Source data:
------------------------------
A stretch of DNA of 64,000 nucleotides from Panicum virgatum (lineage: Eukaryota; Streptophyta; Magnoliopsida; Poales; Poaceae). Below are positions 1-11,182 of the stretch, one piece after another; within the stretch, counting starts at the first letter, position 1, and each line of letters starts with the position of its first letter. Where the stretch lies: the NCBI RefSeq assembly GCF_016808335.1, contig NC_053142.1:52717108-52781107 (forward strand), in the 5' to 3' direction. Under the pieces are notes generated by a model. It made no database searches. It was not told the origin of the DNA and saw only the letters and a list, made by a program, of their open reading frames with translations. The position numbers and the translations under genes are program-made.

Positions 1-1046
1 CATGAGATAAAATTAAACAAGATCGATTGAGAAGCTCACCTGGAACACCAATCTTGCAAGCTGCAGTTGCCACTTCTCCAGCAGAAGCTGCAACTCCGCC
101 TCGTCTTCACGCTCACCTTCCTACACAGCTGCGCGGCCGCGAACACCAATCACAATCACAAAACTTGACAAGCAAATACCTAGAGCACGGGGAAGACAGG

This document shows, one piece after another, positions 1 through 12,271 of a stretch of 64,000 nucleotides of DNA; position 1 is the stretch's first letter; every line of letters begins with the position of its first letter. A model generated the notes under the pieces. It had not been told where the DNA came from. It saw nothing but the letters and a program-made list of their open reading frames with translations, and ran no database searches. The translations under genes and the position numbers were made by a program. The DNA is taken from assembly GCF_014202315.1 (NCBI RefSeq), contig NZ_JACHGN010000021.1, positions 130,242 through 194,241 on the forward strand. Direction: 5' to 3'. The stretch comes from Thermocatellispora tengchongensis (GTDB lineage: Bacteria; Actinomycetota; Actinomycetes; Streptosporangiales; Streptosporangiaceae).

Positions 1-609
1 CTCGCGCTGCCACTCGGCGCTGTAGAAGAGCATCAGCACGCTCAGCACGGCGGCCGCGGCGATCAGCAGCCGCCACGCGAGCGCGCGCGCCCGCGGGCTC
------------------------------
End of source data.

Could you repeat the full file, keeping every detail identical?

A stretch of DNA of 64,000 nucleotides from Panicum virgatum (lineage: Eukaryota; Streptophyta; Magnoliopsida; Poales; Poaceae). Below are positions 1-11,182 of the stretch, one piece after another; within the stretch, counting starts at the first letter, position 1, and each line of letters starts with the position of its first letter. Where the stretch lies: the NCBI RefSeq assembly GCF_016808335.1, contig NC_053142.1:52717108-52781107 (forward strand), in the 5' to 3' direction. Under the pieces are notes generated by a model. It made no database searches. It was not told the origin of the DNA and saw only the letters and a list, made by a program, of their open reading frames with translations. The position numbers and the translations under genes are program-made.

Positions 1-1046
1 CATGAGATAAAATTAAACAAGATCGATTGAGAAGCTCACCTGGAACACCAATCTTGCAAGCTGCAGTTGCCACTTCTCCAGCAGAAGCTGCAACTCCGCC
101 TCGTCTTCACGCTCACCTTCCTACACAGCTGCGCGGCCGCGAACACCAATCACAATCACAAAACTTGACAAGCAAATACCTAGAGCACGGGGAAGACAGG

This document shows, one piece after another, positions 1 through 12,271 of a stretch of 64,000 nucleotides of DNA; position 1 is the stretch's first letter; every line of letters begins with the position of its first letter. A model generated the notes under the pieces. It had not been told where the DNA came from. It saw nothing but the letters and a program-made list of their open reading frames with translations, and ran no database searches. The translations under genes and the position numbers were made by a program. The DNA is taken from assembly GCF_014202315.1 (NCBI RefSeq), contig NZ_JACHGN010000021.1, positions 130,242 through 194,241 on the forward strand. Direction: 5' to 3'. The stretch comes from Thermocatellispora tengchongensis (GTDB lineage: Bacteria; Actinomycetota; Actinomycetes; Streptosporangiales; Streptosporangiaceae).

Positions 1-609
1 CTCGCGCTGCCACTCGGCGCTGTAGAAGAGCATCAGCACGCTCAGCACGGCGGCCGCGGCGATCAGCAGCCGCCACGCGAGCGCGCGCGCCCGCGGGCTC